Plunkett’s later experience convinces him of the need for the independence of an Ireland without partition inside the Commonwealth, and he fights strongly for this goal, as chairman of the Irish Convention (1917–18) and, in 1919, as founder of the Irish Dominion League and of the Plunkett Foundation for Cooperative Studies, an agricultural research and information centre. He is appointed to the first Senate of the Irish Free State (1922–23). His house in Dublin is bombed and burned during in the Irish Civil War and he lives in England thereafter. In 1924 the Plunkett Foundation also moves to England. In 1924 he presides over a conference in London on agricultural co-operation in the British Commonwealth and in 1925 he visits South Africa to help the movement there.

Plunkett is made a Fellow of the Royal Society in 1902 and Knight Commander of the Royal Victorian Order in 1903. His writings include Ireland in the New Century (1904) and The Rural Life Problem of the United States (1910).

Sir Horace Plunkett dies at Weybridge, Surrey, England on March 26, 1932.


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Birth of Martin Archer Shee, Portrait Painter

martin-archer-sheeSir Martin Archer Shee, portrait painter and president of the Royal Academy of Arts, is born in Dublin on December 23, 1769.

Shee is born into an old Irish Catholic family, the son of Martin Shee, a merchant, who regards the profession of a painter as an unsuitable occupation for a descendant of the Shees. He nevertheless studies art in the Royal Dublin Society and comes to London. There, in 1788, he is introduced by Edmund Burke to Joshua Reynolds, on whose advice he studies in the schools of the Royal Academy of Arts.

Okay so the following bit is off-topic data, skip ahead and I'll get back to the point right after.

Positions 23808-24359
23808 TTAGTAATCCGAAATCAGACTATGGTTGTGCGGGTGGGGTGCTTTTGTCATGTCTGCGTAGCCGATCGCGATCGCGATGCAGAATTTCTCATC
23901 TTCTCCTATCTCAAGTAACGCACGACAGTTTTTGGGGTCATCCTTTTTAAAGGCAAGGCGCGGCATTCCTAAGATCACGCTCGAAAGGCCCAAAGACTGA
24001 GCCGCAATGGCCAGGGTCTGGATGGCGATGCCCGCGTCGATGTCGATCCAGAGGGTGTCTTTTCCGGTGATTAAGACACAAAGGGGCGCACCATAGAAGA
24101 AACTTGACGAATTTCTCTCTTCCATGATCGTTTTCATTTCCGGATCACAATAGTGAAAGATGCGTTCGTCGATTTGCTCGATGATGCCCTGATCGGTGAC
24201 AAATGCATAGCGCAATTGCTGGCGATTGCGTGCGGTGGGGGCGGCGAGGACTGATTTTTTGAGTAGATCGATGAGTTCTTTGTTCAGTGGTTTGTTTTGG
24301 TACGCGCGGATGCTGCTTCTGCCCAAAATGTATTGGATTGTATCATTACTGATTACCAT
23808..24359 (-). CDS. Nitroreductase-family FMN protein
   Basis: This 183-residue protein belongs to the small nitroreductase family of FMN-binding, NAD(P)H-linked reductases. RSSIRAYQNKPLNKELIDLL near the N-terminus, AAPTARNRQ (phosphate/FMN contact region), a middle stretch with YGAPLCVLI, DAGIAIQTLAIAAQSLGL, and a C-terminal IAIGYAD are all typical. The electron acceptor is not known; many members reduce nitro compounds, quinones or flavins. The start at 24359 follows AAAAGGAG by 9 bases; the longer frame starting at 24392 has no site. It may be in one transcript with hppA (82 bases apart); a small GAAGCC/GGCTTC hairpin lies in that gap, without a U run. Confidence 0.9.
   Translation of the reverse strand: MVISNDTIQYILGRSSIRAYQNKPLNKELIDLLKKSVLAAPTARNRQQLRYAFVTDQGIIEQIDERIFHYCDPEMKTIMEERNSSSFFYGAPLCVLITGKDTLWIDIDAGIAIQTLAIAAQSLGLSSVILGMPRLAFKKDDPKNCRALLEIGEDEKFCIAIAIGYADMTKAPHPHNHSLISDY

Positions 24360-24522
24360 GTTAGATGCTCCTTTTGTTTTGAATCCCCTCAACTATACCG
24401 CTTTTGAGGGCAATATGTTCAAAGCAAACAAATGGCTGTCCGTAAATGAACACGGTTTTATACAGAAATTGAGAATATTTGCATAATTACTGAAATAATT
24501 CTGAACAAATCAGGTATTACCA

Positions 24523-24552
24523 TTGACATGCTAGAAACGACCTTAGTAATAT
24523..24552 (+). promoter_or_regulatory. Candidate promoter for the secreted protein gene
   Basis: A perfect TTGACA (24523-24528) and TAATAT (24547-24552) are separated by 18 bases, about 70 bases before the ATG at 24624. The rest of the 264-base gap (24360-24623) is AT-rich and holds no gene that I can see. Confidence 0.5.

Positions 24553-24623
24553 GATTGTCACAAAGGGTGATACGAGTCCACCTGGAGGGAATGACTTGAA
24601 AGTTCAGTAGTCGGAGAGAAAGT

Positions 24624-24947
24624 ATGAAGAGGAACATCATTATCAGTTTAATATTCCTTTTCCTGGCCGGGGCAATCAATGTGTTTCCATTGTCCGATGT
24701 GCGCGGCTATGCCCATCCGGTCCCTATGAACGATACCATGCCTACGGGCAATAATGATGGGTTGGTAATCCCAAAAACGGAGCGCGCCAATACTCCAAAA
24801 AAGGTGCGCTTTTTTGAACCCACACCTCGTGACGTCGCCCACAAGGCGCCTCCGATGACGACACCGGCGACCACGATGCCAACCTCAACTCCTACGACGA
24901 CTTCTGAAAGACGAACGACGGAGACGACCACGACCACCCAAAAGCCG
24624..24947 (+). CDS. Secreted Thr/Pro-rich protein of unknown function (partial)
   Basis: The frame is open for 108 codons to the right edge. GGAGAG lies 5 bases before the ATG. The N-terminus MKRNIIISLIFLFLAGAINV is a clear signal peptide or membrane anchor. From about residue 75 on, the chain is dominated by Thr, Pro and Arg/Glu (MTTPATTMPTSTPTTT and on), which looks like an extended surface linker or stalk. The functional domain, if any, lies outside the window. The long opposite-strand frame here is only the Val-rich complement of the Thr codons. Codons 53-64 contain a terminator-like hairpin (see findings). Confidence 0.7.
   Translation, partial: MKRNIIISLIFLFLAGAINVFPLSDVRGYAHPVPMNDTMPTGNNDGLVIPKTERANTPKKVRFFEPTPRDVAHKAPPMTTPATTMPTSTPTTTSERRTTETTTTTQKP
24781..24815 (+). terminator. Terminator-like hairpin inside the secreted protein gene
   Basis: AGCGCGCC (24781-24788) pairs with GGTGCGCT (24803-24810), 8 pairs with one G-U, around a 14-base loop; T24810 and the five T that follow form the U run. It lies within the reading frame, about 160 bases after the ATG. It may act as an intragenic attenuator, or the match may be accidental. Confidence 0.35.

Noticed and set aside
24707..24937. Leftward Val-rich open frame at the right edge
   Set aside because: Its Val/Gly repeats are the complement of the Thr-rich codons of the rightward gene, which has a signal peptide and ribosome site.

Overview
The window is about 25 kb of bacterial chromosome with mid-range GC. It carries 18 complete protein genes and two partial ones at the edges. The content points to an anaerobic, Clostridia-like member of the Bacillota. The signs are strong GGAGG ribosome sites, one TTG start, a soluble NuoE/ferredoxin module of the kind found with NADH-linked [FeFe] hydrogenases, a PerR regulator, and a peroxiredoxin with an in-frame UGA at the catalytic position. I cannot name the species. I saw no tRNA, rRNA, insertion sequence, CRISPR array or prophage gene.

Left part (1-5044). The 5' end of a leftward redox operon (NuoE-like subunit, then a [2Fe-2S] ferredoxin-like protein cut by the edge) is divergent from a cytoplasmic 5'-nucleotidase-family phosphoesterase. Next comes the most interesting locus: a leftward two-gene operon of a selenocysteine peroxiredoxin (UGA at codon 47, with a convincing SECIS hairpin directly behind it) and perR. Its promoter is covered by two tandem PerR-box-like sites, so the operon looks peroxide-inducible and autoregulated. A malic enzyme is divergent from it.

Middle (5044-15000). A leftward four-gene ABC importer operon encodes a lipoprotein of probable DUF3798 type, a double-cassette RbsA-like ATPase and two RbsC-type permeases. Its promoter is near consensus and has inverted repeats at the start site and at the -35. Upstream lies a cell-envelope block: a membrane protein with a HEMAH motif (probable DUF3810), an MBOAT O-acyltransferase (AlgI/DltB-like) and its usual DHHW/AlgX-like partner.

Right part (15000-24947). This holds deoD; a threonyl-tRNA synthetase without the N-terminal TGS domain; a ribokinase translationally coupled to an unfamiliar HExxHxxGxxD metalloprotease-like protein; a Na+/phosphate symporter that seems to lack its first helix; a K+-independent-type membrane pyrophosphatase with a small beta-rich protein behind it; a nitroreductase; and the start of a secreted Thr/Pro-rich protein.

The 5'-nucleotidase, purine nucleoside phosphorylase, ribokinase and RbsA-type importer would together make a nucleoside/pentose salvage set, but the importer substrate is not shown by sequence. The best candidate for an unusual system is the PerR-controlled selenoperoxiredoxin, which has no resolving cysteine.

In 1789 Shee exhibits his first two pictures, the “Head of an Old Man” and “Portrait of a Gentleman.” Over the next ten years he steadily increases in practice. In 1798 he is chosen an associate of the Royal Academy and in 1800 he is elected a Royal Academician. He moves to George Romney‘s former house at 32 Cavendish Square and sets up as his successor.

Shee continues to paint with great readiness of hand and fertility of invention, although his portraits are eclipsed by more than one of his contemporaries, and especially by Thomas Lawrence. His earlier portraits are carefully finished, easy in action, with good drawing and excellent discrimination of character. They show an undue tendency to redness in the flesh painting, a defect which is still more apparent in his later works, in which the handling is less square, crisp and forcible. In addition to his portraits, he executes various subjects and historical works, such as Lavinia, Belisarius, his diploma picture “Prospero and Miranda,” and the “Daughter of Jephthah.”

In 1805 Shee publishes a poem consisting of Rhymes on Art, and a second part follows in 1809. Lord Byron speaks well of it in his English Bards and Scotch Reviewers. He publishes another small volume of verse in 1814, entitled The Commemoration of Sir Joshua Reynolds, and other Poems, but this is less successful. He also produces a tragedy, Alasco, set in Poland. The play is accepted at Covent Garden, but is refused a licence, on the grounds that it contains treasonable allusions, and Shee angrily resolves to make his appeal to the public. He carries out his threat in 1824, but Alasco is still on the list of unacted dramas in 1911. He also publishes two novels – Oldcourt (1829, in three volumes) and Cecil Hyde (1834).